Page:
It was wholly a pleasure to hear from a fellow editorial writer over there in beautiful North Carolina. Thanks for letting me know that a letter to the editor we published here at the Arkansas Democrat-Gazette was being cited all over the Internet. I'd gathered as much from the flood of e-mails wondering if that letter was for real.
I only wish our editorials were as popular, but right now we're just trying to expand our influence in growing metropolitan areas here in Arkansas like Hogeye, Smackover and Standard Umpstead. Not to mention Ralph, Waldo and Emerson, Ark. (Although there is apparently no truth to the rumor that one of our country routes goes from Tinker to Evers to Chance.)
To only slightly modify a line from Stephen Vincent Benet, I have fallen in love with Arkansas names-the sharp names that never get fat. But if I ever did aspire to expand our circulation across state lines, Hot Coffee, Miss., sounds nice. Especially early in the morning.
But where was I? Oh, yes, the letter in question ("Daylight Exacerbates Warming," Arkansas Democrat-Gazette, April 16, 2007) drew attention from Juneau to Timbuktu. It was the work of the Sage of Hot Springs, Ark., Connie Meskimen-a lawyer there who keeps his powder dry and tongue firmly planted in cheek.
There's no need to go into the scientific details, but the burden of his missive was that by, moving Daylight Savings Time up a month this year, thus providing an extra hour of sunlight in March, Congress had thoughtlessly brought summer on in spring.
Well, sure. It makes as much sense as anything else Congress does. Personally, I don't buy it. My own theory is that global weather patterns have been out of sync ever since those softies in Washington cut out nuclear testing in the atmosphere.
Scientific theories abound, and you're welcome to your own favorites, including proofs that turn out to be spoofs. When I was growing up, it wasn't global warming that was going to wipe us all out but a new ice age. Time Magazine said so. Or maybe it was Newsweek-as late as 1975.
I am sure, however, that it was Paul Ehrlich-who is to scientific prediction what the New York Times' Paul Krugman is to economic analysis-who warned that social chaos was unavoidable because the world's population was exploding. ("The Population Bomb," 1968.)
I can recall writing a more than slightly hysterical editorial on the subject at the time for that leading scientific journal, the Pine Bluff (Ark.) Commercial. It would be remembered to this day if I'd had the wit, or maybe just merchandising savvy, to head it "An Inconvenient Truth." Nobody ever went broke overestimating the American public's capacity for panic.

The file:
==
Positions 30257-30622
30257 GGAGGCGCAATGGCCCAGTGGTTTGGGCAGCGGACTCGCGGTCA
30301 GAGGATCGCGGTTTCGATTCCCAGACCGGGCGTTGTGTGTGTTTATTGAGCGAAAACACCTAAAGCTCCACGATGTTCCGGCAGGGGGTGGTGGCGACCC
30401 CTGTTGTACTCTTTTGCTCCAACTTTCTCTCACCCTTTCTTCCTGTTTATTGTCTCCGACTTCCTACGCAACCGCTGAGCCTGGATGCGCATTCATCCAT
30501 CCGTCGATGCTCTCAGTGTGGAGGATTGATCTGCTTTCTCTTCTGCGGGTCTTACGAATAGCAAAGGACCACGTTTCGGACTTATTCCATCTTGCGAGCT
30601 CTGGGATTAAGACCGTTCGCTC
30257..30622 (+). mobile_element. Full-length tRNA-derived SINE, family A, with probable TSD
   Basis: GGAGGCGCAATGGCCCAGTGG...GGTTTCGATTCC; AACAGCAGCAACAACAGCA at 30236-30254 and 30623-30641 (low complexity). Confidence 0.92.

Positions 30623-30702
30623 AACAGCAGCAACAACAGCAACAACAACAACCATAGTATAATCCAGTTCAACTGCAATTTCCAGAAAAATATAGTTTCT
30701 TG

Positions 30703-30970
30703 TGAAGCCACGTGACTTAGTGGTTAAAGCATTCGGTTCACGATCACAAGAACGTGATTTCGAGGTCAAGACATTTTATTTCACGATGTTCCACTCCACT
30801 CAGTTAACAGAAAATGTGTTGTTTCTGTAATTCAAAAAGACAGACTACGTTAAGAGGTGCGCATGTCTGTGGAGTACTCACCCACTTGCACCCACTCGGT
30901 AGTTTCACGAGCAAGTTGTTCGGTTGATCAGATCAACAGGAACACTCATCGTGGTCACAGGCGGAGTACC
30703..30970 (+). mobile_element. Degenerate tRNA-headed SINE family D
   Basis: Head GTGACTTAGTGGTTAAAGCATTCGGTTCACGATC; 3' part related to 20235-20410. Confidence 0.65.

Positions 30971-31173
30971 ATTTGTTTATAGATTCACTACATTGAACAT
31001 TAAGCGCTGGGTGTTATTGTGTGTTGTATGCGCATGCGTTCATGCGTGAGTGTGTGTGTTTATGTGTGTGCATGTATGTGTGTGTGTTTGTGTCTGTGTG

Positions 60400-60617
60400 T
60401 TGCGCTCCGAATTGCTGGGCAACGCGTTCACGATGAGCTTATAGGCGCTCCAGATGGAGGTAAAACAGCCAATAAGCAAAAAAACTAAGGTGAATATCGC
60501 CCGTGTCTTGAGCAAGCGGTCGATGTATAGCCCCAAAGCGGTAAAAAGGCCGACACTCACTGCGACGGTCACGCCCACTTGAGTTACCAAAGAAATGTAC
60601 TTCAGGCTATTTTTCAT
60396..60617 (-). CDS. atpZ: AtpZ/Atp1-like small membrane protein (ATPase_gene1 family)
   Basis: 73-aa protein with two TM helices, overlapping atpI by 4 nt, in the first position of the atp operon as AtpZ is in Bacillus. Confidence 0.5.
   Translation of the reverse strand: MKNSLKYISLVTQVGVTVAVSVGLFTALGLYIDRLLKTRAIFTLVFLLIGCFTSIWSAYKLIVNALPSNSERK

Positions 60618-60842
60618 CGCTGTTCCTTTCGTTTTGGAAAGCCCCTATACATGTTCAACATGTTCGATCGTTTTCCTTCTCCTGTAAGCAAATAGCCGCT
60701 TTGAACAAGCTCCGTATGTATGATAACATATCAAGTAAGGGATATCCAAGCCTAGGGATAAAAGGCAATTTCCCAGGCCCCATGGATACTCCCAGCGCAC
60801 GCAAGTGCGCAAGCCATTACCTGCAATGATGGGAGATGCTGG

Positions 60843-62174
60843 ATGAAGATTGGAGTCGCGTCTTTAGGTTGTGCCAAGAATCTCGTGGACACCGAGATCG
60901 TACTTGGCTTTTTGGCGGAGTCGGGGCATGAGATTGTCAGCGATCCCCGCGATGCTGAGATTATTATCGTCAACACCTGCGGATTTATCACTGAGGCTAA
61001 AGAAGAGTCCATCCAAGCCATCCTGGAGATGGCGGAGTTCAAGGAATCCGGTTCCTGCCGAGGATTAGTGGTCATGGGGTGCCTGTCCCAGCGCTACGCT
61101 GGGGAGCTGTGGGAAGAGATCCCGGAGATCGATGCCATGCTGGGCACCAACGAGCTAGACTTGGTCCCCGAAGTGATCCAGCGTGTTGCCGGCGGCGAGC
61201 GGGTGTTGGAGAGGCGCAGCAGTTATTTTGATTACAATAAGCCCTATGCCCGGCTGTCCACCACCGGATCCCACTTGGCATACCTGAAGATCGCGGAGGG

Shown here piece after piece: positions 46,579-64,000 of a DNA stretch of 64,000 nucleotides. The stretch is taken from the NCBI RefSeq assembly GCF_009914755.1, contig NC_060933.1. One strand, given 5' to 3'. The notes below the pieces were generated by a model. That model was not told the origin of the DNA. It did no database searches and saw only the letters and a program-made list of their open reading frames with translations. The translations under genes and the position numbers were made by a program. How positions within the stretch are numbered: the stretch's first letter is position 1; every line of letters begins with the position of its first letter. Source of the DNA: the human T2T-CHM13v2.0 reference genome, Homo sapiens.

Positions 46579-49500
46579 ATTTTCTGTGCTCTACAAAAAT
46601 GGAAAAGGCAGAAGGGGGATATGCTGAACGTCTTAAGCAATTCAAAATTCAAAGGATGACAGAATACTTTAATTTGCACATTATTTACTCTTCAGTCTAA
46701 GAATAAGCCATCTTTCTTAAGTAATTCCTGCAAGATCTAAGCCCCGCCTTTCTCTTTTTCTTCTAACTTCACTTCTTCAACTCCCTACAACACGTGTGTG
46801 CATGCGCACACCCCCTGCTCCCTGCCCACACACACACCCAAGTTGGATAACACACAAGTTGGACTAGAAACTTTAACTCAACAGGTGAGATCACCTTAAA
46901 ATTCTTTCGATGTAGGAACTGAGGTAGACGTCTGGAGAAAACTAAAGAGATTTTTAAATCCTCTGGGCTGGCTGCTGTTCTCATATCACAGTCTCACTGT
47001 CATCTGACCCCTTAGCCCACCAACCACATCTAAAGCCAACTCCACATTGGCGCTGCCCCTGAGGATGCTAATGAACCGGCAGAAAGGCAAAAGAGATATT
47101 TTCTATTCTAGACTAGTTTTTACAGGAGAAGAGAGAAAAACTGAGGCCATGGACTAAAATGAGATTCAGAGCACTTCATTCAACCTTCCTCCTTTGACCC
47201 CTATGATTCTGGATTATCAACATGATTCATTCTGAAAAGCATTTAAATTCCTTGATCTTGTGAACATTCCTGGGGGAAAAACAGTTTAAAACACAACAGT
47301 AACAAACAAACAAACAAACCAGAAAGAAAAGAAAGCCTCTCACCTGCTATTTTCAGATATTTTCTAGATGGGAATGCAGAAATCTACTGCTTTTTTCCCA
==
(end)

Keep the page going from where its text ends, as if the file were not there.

Naturally, the Heinz Foundation would later give Paul Ehrlich and the Mrs. a Lifetime Achievement Award or some such, complete with a check for $250,000. The disaster-predicting business does have its upside. I expect Paul Krugman to get his Nobel in economics any year now.
As for whether Connie Meskimen meant his letter to the editor to be taken seriously, I suspect he-not she, as so many of those who reacted to the letter assumed-was out have some serious fun.
Counselor Meskimen is said to conduct these Rorschach tests for the depths of American gullibility from time to time, and he hasn't hit bottom yet. We seem to have an oceanic capacity for mistaken assumptions.
I've lost count by now of the oh-so-serious inquiries from graduate students and members of science faculties, including one or two at Ivy League universities, who have asked whether the letter writer was serious. These people wouldn't be able to detect satire if it showed up under their microscopes.
Then there were the folks here in Arkansas, image-conscious as ever, who were infuriated that we'd publish such a letter, fearing it would leave the impression that Arkies are a bunch of scientific ignoramuses. As opposed, I guess, to all those literal-minded, sober-sided, absolutely humorless scientific twits who were appalled by the letter and eager to set the writer straight.